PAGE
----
Aspirational Faith Through Loss

Aspirational Faith Through Loss

“Trust in the Lord with all your heart, and do not lean on your own understanding. In all your ways acknowledge him, and he will make straight your paths.” Proverbs 3:5-6

We get to experience the mercy and love of God in this life. We reap the fruit of grace now. That’s great. However, let’s not insult our Creator and Savior with short-sightedness. His mercy, love, and grace go so far beyond the here-and-now. His gracious gifts extend into the coming age. In fact, the more powerful result of his gift of salvation extends far beyond the temporal and into the eternal. Loss brings heaven closer and makes it more real than it was just the day before.

I love these lines from the hymn, “Turn Your Eyes Upon Jesus:”

“Turn your eyes upon Jesus, look full, in his wonderful face. And the things of earth will grow strangely dim, in the light of your glory and grace.” Helen Howarth Lemmel, “Turn Your Eyes Upon Jesus”

Aspirational response is healthy if it is built upon the truth of our faith. Yes, enjoy the fruit of his mercy, love, and grace in your life today. But keep an eye on eternity. Lift your eyes from the painful temporal realm and glory in the eternal age to come. It’s real. Our Father will show his immeasurable riches of grace in kindness in Jesus.

“But God, being rich in mercy, because of the great love with which he loved us, even when we were dead in our trespasses, made us alive together with Christ—by grace you have been saved—and raised us up with him and seated us with him in the heavenly places in Christ Jesus, so that in the coming ages he might show the immeasurable riches of his grace in kindness toward us in Christ Jesus.” Ephesians 2:4-7

Aspirational response should be built upon the solid foundation of the gospel itself. We preach it to others. Why not preach it to yourself?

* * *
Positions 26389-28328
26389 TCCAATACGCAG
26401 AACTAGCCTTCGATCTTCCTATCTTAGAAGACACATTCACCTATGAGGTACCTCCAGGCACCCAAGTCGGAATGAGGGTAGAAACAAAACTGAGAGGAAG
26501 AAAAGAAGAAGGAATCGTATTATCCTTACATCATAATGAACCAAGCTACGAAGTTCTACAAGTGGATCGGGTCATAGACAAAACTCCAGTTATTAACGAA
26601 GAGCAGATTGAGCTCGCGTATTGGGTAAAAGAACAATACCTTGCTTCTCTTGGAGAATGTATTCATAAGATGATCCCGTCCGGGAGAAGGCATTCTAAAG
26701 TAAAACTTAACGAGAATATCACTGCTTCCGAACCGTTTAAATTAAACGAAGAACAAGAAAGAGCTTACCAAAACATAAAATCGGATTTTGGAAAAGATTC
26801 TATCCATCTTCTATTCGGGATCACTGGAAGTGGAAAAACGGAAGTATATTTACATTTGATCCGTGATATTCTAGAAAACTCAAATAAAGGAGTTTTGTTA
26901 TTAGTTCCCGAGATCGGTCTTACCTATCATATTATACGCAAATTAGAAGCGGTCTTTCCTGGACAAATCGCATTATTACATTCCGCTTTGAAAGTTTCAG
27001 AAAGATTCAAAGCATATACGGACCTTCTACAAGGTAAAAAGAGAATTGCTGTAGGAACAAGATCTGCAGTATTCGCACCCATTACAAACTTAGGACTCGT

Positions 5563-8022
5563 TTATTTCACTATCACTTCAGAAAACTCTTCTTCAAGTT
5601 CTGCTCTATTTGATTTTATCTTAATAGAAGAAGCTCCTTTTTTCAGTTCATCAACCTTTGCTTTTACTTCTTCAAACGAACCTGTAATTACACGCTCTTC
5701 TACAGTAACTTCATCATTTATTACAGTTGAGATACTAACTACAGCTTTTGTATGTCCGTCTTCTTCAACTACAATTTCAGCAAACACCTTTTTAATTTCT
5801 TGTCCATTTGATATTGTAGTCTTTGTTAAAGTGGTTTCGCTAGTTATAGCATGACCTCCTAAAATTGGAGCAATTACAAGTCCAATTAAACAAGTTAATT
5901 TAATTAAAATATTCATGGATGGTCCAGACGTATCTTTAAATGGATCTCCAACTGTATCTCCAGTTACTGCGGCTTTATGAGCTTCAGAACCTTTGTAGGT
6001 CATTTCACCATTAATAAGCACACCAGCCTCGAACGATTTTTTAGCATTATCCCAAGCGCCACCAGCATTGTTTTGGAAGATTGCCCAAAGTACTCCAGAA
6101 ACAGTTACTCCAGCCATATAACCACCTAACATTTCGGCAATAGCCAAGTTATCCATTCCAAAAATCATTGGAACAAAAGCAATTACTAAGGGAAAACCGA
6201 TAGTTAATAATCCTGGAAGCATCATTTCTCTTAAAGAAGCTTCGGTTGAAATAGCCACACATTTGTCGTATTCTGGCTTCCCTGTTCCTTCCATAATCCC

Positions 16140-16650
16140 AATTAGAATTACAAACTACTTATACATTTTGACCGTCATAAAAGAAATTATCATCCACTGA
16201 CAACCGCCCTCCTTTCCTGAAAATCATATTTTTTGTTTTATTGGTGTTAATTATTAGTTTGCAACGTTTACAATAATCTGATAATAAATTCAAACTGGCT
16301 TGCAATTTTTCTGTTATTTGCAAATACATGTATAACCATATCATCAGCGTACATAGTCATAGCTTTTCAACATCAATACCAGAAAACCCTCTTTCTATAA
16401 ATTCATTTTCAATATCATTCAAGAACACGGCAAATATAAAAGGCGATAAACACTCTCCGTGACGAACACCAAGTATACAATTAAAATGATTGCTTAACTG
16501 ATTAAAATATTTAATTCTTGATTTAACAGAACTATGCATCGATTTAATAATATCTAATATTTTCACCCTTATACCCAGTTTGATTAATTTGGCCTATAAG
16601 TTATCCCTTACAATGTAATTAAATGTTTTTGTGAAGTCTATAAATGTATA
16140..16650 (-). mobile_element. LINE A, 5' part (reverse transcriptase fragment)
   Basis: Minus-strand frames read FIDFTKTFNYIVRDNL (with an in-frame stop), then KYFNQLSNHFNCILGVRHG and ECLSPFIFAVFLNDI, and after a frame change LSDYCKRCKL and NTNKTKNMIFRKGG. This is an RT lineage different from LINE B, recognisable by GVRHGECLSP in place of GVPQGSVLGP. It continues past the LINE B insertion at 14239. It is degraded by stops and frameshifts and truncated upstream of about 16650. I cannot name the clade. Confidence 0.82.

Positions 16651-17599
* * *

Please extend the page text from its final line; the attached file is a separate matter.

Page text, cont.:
Teenagers often distrust everything their parents say. They lack the experience, commitment, or perspective to trust them. Their parents simply don’t know best, they think. In my grief, I felt I was facing a similar dilemma. God allowed my bride to be taken. That could be interpreted as reason to distrust or even to rebel against God, my Father. However, I have the gift of perspective and faith-filled trust. It is truly a gift of God’s grace to believe. So, in the battle I lean on a trustworthy God. I lean on my God who has delivered truth to me. I lean, by faith, on a God who loves me and who loves Kim. It might feel like chaos or overwhelming darkness, but he can be trusted. My sad micro-story is made beautiful by the rich macro-story. At least, I can aspire to fully entrust myself and my circumstances to him.

I love the aspirational words from Rend Collective’s song, “Marching On:”

“In the chaos, the crisis, the troubles, the trials, the shadows, the sorrows, the long nights, the hard fight. We are the prophets, the voice in the darkness, declaring the battle is Yours.” Rend Collective, “Marching On”

I must press on. I must march onward. Even in chaos or crisis, in troubles or trials, in shadows, sorrows, long nights or hard fights. Especially then, I turn my eyes upon Jesus and look into his face. I recognize that I must not be a friend of this world, but instead, I must be a friend to God.

At the very least, I can aspire to respond in faith in Christ.

“You adulterous people! Do you not know that friendship with the world is enmity with God? Therefore, whoever wishes to be a friend of the world makes himself an enemy of God. Or do you suppose it is to no purpose that the Scripture says, ‘He yearns jealously over the spirit that he has made to dwell in us?’” James 4:4-5

“…Hope in God; for I shall again praise him, my salvation and my God.” Psalms‬ ‭43:5‬


  1. Anonymous


  2. Annette

    May the peace of our God cover you now. Be blessed.

    • D. Ray

      His peace is surpassing every day.

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